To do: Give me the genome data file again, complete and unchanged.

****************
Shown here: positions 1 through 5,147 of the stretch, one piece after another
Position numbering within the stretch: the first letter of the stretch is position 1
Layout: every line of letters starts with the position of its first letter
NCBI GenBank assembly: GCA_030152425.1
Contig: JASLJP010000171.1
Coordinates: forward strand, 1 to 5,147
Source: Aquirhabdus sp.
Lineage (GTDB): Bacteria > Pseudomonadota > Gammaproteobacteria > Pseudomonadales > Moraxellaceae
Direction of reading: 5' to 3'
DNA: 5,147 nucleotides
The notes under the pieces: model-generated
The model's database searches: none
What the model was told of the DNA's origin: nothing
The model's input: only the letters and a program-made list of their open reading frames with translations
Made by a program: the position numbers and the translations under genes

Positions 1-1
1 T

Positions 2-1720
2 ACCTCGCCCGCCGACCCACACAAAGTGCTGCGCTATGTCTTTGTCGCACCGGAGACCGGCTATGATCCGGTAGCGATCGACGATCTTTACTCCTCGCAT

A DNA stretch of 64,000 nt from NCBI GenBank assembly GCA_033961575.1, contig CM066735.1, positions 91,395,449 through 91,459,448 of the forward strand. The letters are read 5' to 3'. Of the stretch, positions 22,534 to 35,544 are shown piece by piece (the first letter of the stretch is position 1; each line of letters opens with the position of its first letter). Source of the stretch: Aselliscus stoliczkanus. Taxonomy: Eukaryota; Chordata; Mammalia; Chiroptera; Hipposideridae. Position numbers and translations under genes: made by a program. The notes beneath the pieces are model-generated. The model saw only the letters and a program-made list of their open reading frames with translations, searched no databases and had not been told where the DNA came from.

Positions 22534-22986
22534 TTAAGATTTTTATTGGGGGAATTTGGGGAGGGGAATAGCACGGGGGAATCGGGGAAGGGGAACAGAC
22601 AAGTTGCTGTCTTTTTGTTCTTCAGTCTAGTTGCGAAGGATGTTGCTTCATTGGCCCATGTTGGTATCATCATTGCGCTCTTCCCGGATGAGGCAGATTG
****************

Shown here: positions 1 through 5,147 of the stretch, one piece after another
Position numbering within the stretch: the first letter of the stretch is position 1
Layout: every line of letters starts with the position of its first letter
NCBI GenBank assembly: GCA_030152425.1
Contig: JASLJP010000171.1
Coordinates: forward strand, 1 to 5,147
Source: Aquirhabdus sp.
Lineage (GTDB): Bacteria > Pseudomonadota > Gammaproteobacteria > Pseudomonadales > Moraxellaceae
Direction of reading: 5' to 3'
DNA: 5,147 nucleotides
The notes under the pieces: model-generated
The model's database searches: none
What the model was told of the DNA's origin: nothing
The model's input: only the letters and a program-made list of their open reading frames with translations
Made by a program: the position numbers and the translations under genes

Positions 1-1
1 T

Positions 2-1720
2 ACCTCGCCCGCCGACCCACACAAAGTGCTGCGCTATGTCTTTGTCGCACCGGAGACCGGCTATGATCCGGTAGCGATCGACGATCTTTACTCCTCGCAT

A DNA stretch of 64,000 nt from NCBI GenBank assembly GCA_033961575.1, contig CM066735.1, positions 91,395,449 through 91,459,448 of the forward strand. The letters are read 5' to 3'. Of the stretch, positions 22,534 to 35,544 are shown piece by piece (the first letter of the stretch is position 1; each line of letters opens with the position of its first letter). Source of the stretch: Aselliscus stoliczkanus. Taxonomy: Eukaryota; Chordata; Mammalia; Chiroptera; Hipposideridae. Position numbers and translations under genes: made by a program. The notes beneath the pieces are model-generated. The model saw only the letters and a program-made list of their open reading frames with translations, searched no databases and had not been told where the DNA came from.

Positions 22534-22986
22534 TTAAGATTTTTATTGGGGGAATTTGGGGAGGGGAATAGCACGGGGGAATCGGGGAAGGGGAACAGAC
22601 AAGTTGCTGTCTTTTTGTTCTTCAGTCTAGTTGCGAAGGATGTTGCTTCATTGGCCCATGTTGGTATCATCATTGCGCTCTTCCCGGATGAGGCAGATTG